I think our views are very similar to those that have been expressed by Chairman Greenspan. And we have an obligation as we get ready to take responsibility to make certain that we've got an accurate sense of where the economy is. That's one of the reasons one of the first meetings we had this week was with Chairman Greenspan and that we are prepared to do whatever is required to maintain our long-term growth and prosperity as a nation.

QUESTION: What areas did you find, or do you think you can work together on?

LIEBERMAN: Look, as a general principle, I'd say that it's in the nature of the relationship I have with Dick Cheney, and I hope the relationship that Democrats in Congress have with this administration, that where we can find common ground, we should do so, and that's what people sent us here for.

Maybe the closeness of the election at all levels, not just presidential, but congressional as well, will shake all of us to the extent that we do what the people of America always tell us they want us to do, which is work together to get something done.

And there will be areas of disagreement, but I think it's equally important to make sure that on those areas of disagreement, we disagree with mutual respect and civility. And I was very proud of the debate that Secretary Cheney and I had during the campaign, because I think we managed to do just that in just that way.

Two areas we spoke about were education reform and national security. As you know, together with Senator Evan Bayh and nine or 10 other moderate Democrats in the Senate, I introduced an education reform bill earlier last year. It is in some regards quite like the Bush-Cheney proposal; in other regards it's not.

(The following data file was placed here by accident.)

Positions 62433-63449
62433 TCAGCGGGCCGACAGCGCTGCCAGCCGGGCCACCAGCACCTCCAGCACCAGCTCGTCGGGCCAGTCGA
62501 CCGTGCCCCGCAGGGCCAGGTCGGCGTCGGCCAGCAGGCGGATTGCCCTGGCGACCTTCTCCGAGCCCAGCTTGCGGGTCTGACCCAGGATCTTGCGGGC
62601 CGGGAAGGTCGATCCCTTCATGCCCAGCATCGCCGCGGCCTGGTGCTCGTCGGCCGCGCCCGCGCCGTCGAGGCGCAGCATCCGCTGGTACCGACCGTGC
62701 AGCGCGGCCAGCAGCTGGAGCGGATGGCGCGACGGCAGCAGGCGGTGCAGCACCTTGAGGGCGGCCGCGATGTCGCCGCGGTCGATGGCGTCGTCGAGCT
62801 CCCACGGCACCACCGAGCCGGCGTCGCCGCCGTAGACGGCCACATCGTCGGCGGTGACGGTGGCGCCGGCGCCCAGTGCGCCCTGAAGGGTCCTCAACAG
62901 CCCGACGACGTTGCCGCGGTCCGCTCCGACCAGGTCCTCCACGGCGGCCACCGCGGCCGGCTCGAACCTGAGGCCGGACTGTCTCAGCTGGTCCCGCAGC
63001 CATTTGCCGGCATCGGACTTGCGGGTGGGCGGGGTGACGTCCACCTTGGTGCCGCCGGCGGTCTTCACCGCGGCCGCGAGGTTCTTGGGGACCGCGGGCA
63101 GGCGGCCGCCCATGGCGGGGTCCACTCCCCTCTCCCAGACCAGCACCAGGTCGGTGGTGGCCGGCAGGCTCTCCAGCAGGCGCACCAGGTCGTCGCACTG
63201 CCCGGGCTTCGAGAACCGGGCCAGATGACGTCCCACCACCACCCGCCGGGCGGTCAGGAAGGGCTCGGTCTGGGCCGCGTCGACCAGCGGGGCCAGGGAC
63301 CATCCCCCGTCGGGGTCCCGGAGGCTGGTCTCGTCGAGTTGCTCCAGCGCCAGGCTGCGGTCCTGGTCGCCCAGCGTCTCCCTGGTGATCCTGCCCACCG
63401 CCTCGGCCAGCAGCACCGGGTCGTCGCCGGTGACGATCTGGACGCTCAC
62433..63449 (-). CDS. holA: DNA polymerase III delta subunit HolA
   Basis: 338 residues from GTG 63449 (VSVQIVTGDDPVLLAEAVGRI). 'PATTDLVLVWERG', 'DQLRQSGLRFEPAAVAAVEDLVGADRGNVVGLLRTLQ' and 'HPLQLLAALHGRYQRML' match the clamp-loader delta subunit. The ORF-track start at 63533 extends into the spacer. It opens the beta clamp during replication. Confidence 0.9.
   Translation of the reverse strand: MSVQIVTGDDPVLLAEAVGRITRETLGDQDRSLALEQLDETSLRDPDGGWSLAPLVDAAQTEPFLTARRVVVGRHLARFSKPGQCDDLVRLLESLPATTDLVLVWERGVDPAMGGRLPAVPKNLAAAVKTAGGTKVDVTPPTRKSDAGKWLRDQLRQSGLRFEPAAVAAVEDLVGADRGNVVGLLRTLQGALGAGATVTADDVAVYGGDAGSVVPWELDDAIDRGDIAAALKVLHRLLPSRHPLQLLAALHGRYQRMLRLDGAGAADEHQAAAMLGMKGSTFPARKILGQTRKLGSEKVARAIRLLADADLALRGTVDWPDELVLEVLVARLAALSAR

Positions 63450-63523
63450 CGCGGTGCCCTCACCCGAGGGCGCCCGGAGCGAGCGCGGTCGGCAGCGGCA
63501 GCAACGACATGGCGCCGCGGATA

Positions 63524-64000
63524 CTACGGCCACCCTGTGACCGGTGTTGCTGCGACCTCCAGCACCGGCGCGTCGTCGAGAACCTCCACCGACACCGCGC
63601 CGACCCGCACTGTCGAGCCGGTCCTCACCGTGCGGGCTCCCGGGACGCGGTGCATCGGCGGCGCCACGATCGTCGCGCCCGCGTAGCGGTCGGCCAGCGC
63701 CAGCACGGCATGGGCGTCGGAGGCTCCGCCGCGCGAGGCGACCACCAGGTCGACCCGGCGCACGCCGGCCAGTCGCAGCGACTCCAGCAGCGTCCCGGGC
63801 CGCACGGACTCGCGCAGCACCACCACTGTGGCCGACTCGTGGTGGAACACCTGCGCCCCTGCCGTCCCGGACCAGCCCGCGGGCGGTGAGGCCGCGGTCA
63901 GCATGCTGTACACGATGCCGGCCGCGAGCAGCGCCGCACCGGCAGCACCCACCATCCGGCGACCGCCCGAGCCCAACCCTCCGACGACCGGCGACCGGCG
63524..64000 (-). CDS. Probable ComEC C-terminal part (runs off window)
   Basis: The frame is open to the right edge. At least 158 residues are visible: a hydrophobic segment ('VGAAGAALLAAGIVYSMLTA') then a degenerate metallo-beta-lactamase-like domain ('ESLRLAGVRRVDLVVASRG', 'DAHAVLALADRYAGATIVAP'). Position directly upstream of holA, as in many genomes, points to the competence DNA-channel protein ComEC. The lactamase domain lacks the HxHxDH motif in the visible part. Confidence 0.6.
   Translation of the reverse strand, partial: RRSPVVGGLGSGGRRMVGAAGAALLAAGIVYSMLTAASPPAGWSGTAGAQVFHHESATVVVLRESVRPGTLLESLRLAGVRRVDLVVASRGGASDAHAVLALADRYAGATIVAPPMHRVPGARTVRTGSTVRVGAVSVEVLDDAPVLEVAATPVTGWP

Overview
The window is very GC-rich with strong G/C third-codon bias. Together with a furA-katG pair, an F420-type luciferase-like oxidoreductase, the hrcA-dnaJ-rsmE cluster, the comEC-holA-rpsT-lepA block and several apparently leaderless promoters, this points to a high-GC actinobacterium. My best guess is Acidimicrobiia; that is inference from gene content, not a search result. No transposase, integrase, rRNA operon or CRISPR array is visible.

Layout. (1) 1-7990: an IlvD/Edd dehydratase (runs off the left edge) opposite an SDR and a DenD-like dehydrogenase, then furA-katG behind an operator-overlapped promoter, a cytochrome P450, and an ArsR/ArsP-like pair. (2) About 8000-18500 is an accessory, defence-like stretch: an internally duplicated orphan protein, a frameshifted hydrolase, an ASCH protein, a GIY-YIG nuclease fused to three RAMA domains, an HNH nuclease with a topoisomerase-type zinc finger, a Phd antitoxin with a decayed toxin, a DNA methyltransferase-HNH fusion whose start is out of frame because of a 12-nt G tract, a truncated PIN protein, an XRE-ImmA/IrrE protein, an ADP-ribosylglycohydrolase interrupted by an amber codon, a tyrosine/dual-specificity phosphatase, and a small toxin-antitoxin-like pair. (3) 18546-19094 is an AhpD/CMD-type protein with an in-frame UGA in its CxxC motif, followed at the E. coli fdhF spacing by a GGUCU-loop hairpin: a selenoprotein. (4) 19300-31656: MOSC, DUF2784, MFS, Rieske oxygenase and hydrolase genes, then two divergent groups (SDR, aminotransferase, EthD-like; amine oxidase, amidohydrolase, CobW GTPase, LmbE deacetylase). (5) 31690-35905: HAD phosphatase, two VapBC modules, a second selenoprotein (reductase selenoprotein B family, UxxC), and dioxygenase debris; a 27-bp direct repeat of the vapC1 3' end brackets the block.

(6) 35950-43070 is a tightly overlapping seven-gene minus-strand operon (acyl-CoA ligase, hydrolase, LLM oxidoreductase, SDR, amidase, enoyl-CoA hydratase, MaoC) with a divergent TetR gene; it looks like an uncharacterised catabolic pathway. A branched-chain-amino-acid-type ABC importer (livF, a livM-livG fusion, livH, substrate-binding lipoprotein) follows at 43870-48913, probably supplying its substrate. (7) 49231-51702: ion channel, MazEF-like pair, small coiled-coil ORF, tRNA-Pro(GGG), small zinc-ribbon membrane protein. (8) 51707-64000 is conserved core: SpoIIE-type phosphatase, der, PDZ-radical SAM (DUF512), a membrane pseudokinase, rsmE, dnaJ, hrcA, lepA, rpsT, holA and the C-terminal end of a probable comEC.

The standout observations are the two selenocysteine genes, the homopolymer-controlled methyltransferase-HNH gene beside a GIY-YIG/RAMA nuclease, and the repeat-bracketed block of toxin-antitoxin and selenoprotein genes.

But I think there's a real basis there for trying to achieve an early bipartisan agreement, which, incidentally, is not only a good idea but our responsibility because the Elementary and Secondary Education Act ran out last year and we really should authorize it this year.

On national defense, Dick Cheney and I worked closest together during the period before, during and after the Gulf War.

And I think we have a lot of areas of overlap of agreement and priorities in the central importance of keeping our national defense strong and of modernizing our forces. So I hope--they're are two big areas that matter, I think, a lot to our country and to our people, where, if we use heads and common sense, we ought to achieve bipartisan progress.

QUESTION: Where did you all disagree?

CHENEY: I can't think of a single area. Can you, Joe?

LIEBERMAN: Only on the outcome of the election in Florida.

(LAUGHTER)

QUESTION: Did you talk about that?

LIEBERMAN: No. No, we didn't.

We actually did. We stressed the positive, too. We really did.

QUESTION: Senator Lieberman, are you comfortable with some of the names you're hearing quoted for Secretary of Defense? Specifically Senator Coats?

LIEBERMAN: Now, I don't know if my endorsement will hurt or help any of the candidates that are mentioned today.

Dan Coats and I, to respond to your question, happen to be very good personal friends, and we served together on the Armed Services Committee of the Senate. And we worked very closely and hard together on what I think he and I both think is the central challenge facing the Defense Department today, which is defense transformation, modernization of our forces to face the new kinds of threats that we'll face in the future.

I don't agree with Dan Coats on everything. We have pretty big disagreements on some issues, but on the central--on the most important issue for our defense as I see it--which is defense transformation, keeping us strong in the world, applying technology to our national security--I think Dan Coats would be a superb choice.